Work continues at a fast pace at Swedish/Issaquah. Specifically, the crew is enclosing the building with exterior finishes to protect interior work from the cold, windy and wet weather coming our way. Mechanical, plumbing, electrical and drywall work continues within the interior spaces of the hospital wings, while painting and installing ceiling assemblies and floor finishes will finish up on level 1 of the medical office building. Between January 2010 (when major work started) through end of August 2010, construction has generated 709 tons of mixed-waste material, with 643 tons of it diverted to recycling.
Unfortunately my wife Lisa broke her ankle which has made my schedule somewhat erratic. So I apologize fo...
Most Recent Articles
Creative writing program offers virtual connection and expression
April is Cancer Control Month, a time to honor our loved ones affected by cancer and to pledge to stay on top of our own cancer screenings. Learn more.
Feeling a little lighter and brighter with the warmer days of spring? You’re not alone! Read about spring fever, its signs and benefits to your health.
Swedish highlights two physicians who provide gender-affirming care during National LGBT Health Awareness Week. Learn more.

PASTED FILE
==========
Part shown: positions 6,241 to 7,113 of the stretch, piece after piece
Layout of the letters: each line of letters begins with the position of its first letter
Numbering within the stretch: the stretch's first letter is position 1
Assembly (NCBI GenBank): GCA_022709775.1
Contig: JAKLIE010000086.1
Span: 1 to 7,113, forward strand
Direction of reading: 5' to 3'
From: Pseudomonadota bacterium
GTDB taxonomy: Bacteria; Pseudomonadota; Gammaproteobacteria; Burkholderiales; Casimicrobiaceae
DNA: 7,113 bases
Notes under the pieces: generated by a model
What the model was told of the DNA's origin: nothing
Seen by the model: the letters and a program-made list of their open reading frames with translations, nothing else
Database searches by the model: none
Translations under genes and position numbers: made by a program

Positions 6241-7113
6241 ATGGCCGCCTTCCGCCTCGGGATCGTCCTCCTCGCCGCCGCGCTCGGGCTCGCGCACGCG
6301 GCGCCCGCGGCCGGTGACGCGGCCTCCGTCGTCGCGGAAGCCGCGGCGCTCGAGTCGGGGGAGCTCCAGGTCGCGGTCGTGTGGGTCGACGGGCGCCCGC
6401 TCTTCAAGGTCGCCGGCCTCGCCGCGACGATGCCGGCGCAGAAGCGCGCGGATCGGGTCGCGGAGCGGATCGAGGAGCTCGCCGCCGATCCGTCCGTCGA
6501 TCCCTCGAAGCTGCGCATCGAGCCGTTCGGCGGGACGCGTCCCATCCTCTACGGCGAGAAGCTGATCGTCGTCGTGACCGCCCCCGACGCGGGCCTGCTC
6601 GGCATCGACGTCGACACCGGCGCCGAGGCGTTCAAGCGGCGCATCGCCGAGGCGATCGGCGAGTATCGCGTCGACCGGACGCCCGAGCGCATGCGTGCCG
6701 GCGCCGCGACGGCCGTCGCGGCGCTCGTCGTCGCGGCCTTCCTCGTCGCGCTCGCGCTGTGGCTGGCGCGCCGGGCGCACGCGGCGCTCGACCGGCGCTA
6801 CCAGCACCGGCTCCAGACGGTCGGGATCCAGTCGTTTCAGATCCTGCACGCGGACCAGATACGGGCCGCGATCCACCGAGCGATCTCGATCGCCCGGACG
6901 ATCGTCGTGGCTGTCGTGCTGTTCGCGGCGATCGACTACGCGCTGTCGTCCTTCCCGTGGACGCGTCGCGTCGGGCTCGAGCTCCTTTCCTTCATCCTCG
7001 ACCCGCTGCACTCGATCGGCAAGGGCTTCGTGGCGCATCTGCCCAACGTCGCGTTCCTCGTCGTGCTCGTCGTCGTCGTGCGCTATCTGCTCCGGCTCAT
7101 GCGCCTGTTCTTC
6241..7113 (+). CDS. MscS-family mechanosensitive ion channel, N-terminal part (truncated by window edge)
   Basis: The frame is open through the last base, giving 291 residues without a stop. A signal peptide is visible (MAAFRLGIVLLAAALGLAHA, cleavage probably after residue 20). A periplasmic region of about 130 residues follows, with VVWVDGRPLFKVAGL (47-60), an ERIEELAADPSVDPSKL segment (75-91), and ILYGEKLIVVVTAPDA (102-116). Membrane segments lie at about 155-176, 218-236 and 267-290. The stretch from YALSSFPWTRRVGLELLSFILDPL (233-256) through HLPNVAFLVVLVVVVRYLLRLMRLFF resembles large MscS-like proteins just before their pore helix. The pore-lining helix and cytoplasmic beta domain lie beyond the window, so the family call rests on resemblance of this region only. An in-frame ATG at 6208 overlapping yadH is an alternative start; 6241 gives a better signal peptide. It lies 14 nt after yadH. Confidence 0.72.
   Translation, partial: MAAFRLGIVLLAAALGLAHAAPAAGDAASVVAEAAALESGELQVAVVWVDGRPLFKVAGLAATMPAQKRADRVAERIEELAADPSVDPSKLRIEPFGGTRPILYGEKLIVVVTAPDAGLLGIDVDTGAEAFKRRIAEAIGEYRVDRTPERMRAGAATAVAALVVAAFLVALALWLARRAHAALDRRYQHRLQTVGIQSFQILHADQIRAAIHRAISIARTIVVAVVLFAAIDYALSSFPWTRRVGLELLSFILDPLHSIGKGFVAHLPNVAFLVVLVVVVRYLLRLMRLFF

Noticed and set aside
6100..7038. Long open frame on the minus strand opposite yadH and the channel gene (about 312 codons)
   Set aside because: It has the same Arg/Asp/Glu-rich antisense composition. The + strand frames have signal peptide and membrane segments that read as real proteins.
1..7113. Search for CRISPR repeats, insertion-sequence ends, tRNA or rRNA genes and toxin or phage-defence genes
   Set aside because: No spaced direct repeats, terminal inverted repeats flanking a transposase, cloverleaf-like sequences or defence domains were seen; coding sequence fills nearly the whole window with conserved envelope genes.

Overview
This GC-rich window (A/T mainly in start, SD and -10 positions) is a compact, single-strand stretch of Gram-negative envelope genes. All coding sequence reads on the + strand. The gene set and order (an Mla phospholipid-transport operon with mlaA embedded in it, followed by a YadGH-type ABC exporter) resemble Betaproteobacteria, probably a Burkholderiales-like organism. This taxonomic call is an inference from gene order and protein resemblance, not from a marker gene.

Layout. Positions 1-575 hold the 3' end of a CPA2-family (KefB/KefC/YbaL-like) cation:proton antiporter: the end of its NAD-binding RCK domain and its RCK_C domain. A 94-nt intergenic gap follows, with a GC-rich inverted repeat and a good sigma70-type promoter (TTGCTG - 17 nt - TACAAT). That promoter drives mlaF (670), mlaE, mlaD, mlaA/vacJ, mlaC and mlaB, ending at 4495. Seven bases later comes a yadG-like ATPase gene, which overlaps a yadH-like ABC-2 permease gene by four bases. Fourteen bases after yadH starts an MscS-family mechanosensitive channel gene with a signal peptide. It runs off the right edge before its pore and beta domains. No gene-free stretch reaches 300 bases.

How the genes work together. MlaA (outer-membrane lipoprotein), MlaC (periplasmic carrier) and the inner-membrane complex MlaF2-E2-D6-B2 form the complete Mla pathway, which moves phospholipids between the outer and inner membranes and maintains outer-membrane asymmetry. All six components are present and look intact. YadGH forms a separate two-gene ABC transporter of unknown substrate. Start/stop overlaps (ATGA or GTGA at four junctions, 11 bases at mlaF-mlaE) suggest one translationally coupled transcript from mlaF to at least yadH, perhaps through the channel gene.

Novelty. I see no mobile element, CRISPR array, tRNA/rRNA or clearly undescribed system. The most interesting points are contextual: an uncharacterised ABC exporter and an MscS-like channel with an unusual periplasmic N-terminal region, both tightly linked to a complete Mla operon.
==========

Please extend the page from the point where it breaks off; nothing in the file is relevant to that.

The MoM, is described as a contemporary art center with a mission to increase the artist population of Seattle and inspire the local arts ecosystem.
Benjamin M. Starnes is the new medical director for Pediatrics at Swedish. Learn more.
In America’s largest cities, anti-Asian hate crimes increased by 150%. Swedish stands with the AAPI and Asian immigrant communities and condemns these acts of hatred and racism.
Swedish Chief Health Equity Officer Nwando Anyaoku, M.D., who leads Swedish’s mobile clinic efforts, is often called upon to speak with community groups and panels about her work and experience in add
Painful periods that keep you from enjoying daily life aren’t normal. Find out if yours is caused by endometriosis – a common and treatable condition.
Concussions account for 75% of all traumatic brain injuries. Learn the signs and symptoms, and why it’s so important to get care from a medical professional.
Your gut is home to trillions of bacteria, some of which help improve your physical and mental health. Learn more about how to keep your gut health in balance.
Due to the COVID-19 vaccine side effects, we recommend that you schedule a screening mammography a minimum of six (6) weeks after your final vaccination dose.
Donna D. suffered a near-fatal bacterial infection that left her completely paralyzed. Learn how she got her life back with Swedish spine services.
Heart disease is the most common cause of death and disability in women in the U.S. Get the facts about warning signs, prevention and early detection from Swedish cardiologist, Dr. Pan.
When children express themselves, it can improve their self-esteem, build confidence and encourage independence. Swedish offers fresh ideas for creative self-expression that parents can try at home.
In-person learning during COVID-19 brings unique challenges to the back-to-school experience. Learn what experts recommend to keep your family safe.